Medical, pharmacy, nursing and social work students gathered at the Alpert Medical School for an inter-professional workshop Nov. 28 to learn how to cooperate as a team of medical professionals. Students from Rhode Island College, the University of Rhode Island and the Med School worked for three hours on various case studies that pushed them to rely on each other and ask for advice. “You can’t practice medicine in a silo anymore,” said Paul George, director of the Med School’s second-year curriculum and the event’s organizer. “This puts students out of their comfort zone,” he added. “We have them help teach each other.” Groups of four students, one from each discipline, were assigned a case study to work on together. This is the first time social workers have been included in the workshop, which was held for the fifth time. Nationally, there has been a movement to help doctors learn how to take advantage of the skills social workers bring to clinical settings. “It’s where health care is moving these days,” George said. “Doctors are constantly reliant on social workers.” Patients normally struggle to discuss important issues, like paying for health care, with doctors, he said. Andre Anderson ’11 MD’15 praised the workshop for teaching medical students about the importance of social work. As an undergrad, Anderson participated in Health Leads, a group that aims to help patients access resources to address social needs, but he hadn’t been exposed to the socioeconomic issues involved with health care for some time. “It’s always good to be reminded how important socioeconomics is,” Anderson said. One group consisted of Ted Apstein MD’15; Linda Harrod, a social work master’s candidate at Rhode Island College; Kayla Duquette, a fifth-year pharmacy student from the University of Rhode Island; and Joshua Menard, a senior nursing student at the University of Rhode Island. Inside the clinical suite, an actor was waiting, pretending to be a 69-year-old man with pneumonia. The team was then challenged to

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evaluate him, diagnose him, prescribe him the appropriate medicine and give him advice on handling his treatment. Before meeting the patient, the team members started to plan their approach outside the clinical suite. Harrod reminded the team to give her a moment alone with the patient to discuss things like domestic abuse or the financial burdens of medical care in a confidential setting. These are issues doctors often face, but that can be more efficiently and comprehensively handled by social workers. The team then entered the room to examine the patient, with the doctor and nurse taking vitals and asking questions about health history as the pharmacist started crunching numbers for dosage suggestions. The team members only broke character once, when they took the patient’s temperature and discovered that the actor really did have a slight fever. “It’s actually supposed to say 100.4 in the script,” the actor whispered to the nursing student, who giggled softly for a moment and continued with the exam. Leaving the social worker and the patient alone in the room, the rest of the team met outside to start developing a treatment strategy. “It was really nice to practice doing these things with my peers,” Menard said. Nursing students get to work with doctors in the hospitals during their rounds, but “don’t get much respect because we’re students,” he said. This was the first time Menard had done any practice rounds with other students. “I can practice more confidently,” he said. “I was really nervous about this, though,” Duquette added, noting that she had never done her rounds with people other than pharmacists. “I was afraid we wouldn’t be able to come to a decision as a team,” she said. “I kept thinking, ‘Oh no, four different majors! We just can’t do it.’” “Trust was a big deal,” Apstein said. “It was the first time we really practiced trusting other people to do what their specialty is.” George said that students are often nervous working with other specialties. “I never got any training like this until I was a resident,” he said. “But this way, it becomes more natural. When they do hit the wards after school, they can work more seamlessly together as a team.”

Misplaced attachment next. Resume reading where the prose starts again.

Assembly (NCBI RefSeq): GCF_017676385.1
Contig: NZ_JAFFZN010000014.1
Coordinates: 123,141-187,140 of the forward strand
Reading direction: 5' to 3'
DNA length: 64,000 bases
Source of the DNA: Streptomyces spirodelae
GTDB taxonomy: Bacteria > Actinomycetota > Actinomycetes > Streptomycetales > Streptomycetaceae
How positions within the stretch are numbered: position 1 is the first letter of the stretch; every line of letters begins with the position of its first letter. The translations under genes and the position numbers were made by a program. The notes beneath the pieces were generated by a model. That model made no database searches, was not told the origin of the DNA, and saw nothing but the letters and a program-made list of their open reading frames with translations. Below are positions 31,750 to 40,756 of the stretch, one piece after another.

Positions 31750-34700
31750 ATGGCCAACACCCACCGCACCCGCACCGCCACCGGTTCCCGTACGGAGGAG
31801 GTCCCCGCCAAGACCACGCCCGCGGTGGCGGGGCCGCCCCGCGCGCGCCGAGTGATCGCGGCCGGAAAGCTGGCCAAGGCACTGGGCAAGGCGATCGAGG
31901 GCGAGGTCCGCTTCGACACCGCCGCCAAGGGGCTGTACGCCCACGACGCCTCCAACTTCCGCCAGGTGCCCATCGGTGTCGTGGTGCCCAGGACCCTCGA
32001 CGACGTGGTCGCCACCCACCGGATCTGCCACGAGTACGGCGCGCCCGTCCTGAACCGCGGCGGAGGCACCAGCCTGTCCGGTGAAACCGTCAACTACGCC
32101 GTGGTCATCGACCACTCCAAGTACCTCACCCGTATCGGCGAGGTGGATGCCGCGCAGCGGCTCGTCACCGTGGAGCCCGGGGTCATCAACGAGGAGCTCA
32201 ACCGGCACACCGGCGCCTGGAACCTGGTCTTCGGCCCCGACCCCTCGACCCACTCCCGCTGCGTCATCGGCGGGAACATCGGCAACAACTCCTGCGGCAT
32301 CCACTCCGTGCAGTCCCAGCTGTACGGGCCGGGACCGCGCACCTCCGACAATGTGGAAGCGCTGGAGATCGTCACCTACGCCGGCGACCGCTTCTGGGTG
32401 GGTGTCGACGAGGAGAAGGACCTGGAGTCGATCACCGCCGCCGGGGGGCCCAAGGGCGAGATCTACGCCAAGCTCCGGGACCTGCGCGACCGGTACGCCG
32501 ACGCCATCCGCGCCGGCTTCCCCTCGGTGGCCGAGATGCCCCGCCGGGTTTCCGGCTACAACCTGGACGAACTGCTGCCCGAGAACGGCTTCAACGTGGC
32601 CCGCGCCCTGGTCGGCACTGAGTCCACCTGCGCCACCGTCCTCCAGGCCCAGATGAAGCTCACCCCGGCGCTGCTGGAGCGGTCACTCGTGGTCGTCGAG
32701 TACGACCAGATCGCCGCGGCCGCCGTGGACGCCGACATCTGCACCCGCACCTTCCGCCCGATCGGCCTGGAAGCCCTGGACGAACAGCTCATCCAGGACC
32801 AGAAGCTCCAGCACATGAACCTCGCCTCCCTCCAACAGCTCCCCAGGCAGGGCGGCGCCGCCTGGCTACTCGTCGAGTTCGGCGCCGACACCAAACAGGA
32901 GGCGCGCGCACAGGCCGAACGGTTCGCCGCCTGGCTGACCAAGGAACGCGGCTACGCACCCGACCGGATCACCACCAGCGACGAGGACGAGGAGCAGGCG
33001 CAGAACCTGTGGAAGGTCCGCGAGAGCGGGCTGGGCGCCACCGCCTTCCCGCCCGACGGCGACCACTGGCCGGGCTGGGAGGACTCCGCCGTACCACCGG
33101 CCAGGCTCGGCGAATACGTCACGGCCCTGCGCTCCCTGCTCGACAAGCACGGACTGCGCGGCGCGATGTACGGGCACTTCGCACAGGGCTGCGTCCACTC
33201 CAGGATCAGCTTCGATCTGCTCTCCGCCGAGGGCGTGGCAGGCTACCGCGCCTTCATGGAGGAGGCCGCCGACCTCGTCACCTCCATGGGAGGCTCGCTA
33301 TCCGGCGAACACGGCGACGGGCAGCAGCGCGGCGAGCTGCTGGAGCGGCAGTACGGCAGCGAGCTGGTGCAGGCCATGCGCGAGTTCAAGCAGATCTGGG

@the_herald

The weeks leading up to election night Nov. 6 saw a flurry of political activity on campus, with guest speakers and debates, watch parties and students streaking on the Main Green in patriotic spirit. But now that the November election season is over, the political fervor that once gripped campus seems to have drifted back into an atmosphere of political complacency or even indifference. It is as if members of the collective student body is thinking: “Obama’s been re-elected — now what?” To answer this question, Sam Gilman ’15, Andrew Kaplan ’15 and Heath Mayo ’13, a Herald opinions columnist, co-founded the newest bipartisan political group on campus, Common Sense Action, a grassroots organization with a mission to mobilize young voters to political action. The idea for the group was conceived last summer, when Gilman worked for a bipartisan policy center in Washington, D.C. “I realized that a whole generation of Americans were growing up not exposed to the other side of (politics),” Gilman said. Concerned about the policy issues that most youth remain ignorant about, he recruited Kaplan and Mayo

goals,” Gilman said. “We want the same American promise that our parents had, that our grandparents had, for us and the future generations.” One way that the organization is raising awareness is through their document, “Contract with the Future.” They will be organizing their second semester goals around the Contract, a manifesto that students can sign to show their support and express their interest in the group’s